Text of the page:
In 2017, Summer Youngkin’s life was at a crossroads. Her mother, Claudia’s Alzheimer's disease had progressed, and her family knew she needed a full-time caregiver. At the time, Youngkin was in the midst of her career, but she wanted to do something more to help -- something that would enable her to soak up as much time with her mom. Faced with this desire, she left the workforce, and her husband suggested she start a business of her own. Deciding what that would be was a challenge. All she knew was she loved people and wanted to help. For months Youngkin soul-searched, prayed, and asked what she should be doing. Then, one day while perusing Facebook she came across a picture of a family friend who runs a charitable thrift store in a small Illinois town. She was handing over a check of her profits to charity. Youngkin was immediately intrigued by the idea of this type of thrift store -- to the point where it was burning in her soul. After building excitement and doing research, she determined there was a similar need in the Lee’s Summit community. Even though she was fascinated, Youngkin still had reservations and continued to question what was holding her back. It was not until a moment in April, while waiting on her attorney, that the sign became clear: To trust herself and know that her life has new possibilities and purpose. On that day Claudia’s Closet was born.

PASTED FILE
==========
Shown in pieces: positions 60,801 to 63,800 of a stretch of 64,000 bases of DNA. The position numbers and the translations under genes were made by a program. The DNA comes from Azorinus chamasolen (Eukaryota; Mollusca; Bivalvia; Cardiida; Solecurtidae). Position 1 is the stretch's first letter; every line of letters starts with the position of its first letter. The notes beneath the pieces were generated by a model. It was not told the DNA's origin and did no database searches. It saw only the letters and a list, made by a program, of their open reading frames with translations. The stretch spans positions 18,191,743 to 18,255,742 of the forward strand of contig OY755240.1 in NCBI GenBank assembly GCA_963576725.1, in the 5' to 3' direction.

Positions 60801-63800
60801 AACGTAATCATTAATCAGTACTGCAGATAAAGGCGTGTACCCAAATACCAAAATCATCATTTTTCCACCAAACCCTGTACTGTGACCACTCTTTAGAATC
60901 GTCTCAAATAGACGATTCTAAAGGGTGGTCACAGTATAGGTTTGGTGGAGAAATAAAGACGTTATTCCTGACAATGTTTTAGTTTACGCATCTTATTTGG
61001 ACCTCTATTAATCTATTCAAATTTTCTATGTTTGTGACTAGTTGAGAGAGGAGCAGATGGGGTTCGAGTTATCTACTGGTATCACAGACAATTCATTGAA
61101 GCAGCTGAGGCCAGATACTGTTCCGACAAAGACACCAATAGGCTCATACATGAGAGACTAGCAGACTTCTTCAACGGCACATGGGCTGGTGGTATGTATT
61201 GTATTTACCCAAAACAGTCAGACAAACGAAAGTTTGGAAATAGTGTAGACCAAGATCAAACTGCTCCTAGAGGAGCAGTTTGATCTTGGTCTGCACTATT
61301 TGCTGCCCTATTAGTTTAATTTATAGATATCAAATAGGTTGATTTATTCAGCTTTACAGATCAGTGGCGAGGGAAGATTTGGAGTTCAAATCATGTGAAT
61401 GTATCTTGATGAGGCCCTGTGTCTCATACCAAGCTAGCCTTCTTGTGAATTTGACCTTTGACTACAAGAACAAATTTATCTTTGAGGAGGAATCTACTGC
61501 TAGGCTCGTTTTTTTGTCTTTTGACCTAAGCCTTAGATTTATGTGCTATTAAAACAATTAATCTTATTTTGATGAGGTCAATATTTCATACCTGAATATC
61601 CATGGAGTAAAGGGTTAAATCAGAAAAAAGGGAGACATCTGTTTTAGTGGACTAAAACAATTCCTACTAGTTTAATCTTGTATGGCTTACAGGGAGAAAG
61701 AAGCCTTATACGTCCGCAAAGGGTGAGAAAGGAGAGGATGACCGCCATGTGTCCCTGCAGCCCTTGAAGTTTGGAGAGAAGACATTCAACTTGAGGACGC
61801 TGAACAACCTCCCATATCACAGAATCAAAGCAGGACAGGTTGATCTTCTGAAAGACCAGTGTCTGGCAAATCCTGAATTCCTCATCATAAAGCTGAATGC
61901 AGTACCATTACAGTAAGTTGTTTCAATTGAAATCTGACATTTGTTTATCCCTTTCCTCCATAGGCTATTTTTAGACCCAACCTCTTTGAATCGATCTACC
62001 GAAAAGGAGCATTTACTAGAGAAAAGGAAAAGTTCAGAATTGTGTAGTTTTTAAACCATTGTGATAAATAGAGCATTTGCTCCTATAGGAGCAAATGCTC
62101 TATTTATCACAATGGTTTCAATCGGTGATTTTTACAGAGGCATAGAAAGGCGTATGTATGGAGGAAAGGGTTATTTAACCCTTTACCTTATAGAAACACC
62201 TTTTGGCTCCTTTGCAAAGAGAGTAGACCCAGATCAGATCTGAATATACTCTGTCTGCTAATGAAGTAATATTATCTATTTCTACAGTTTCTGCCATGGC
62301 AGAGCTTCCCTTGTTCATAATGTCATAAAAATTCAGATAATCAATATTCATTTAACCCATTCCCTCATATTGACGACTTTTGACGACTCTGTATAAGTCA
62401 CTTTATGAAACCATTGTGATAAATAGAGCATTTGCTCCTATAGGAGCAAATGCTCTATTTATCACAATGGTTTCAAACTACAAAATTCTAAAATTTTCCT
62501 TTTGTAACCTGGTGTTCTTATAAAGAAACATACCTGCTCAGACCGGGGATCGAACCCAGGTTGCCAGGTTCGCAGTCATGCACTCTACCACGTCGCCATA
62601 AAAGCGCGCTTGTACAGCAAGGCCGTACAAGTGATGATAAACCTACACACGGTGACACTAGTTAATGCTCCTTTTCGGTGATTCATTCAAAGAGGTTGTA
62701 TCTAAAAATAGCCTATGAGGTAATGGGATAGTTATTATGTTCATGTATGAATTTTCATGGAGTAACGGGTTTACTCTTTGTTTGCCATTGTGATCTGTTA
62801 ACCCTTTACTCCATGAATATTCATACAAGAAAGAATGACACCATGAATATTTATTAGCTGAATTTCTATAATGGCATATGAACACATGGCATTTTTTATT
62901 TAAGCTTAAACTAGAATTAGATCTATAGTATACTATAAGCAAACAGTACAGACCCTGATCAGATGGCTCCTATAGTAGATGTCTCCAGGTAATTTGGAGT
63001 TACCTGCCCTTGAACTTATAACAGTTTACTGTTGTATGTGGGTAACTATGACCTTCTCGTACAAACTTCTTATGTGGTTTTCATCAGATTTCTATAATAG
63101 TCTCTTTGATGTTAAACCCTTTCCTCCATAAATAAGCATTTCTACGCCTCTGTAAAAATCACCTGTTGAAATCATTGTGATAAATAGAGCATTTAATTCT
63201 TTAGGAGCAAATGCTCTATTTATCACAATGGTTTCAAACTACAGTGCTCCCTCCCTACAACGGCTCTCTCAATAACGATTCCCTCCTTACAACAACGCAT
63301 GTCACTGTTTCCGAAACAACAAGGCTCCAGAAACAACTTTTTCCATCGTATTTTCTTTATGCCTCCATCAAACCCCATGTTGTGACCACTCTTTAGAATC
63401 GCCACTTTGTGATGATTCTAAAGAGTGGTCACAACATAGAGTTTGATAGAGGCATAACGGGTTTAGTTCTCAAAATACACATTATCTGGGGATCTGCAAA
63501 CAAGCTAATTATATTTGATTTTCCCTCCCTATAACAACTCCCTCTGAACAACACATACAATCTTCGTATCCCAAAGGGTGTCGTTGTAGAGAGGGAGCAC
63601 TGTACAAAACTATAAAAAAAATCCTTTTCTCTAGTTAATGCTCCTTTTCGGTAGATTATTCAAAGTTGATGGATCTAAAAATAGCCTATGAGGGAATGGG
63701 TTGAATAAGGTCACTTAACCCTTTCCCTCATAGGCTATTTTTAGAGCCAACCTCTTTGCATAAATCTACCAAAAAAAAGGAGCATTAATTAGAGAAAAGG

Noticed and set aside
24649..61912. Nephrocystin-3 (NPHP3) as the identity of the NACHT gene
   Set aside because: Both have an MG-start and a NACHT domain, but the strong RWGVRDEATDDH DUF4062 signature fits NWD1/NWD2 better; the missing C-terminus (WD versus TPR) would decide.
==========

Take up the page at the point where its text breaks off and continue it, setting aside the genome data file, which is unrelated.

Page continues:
Claudia’s Closet is more than a second-hand store. It is also much more than a business. Bubbling underneath the surface is a tale that truly exemplifies what it means to be charitable, conscious, and stepping out in faith.
In November of 2017 Claudia’s Closet and its modest staff of volunteers opened and since then has been diligent in providing a comfortable shopping experience that donates its profits to different charities each month. Youngkin and her board of five members methodically choose small, local charities that people may not know much about because they really want to make a difference, and they want to know that they are directly helping people. They have never worried about how they would get donations, as the community has been more than giving, and everything that comes in gets put out, reused, or extended to other charities.
Youngkin explains,"We are basically paying the bills and giving it away, yet I feel rich. It has been a great personal journey and for whatever reason every month it works. I believe if we take care of the human heart, it will trickle down into helping others."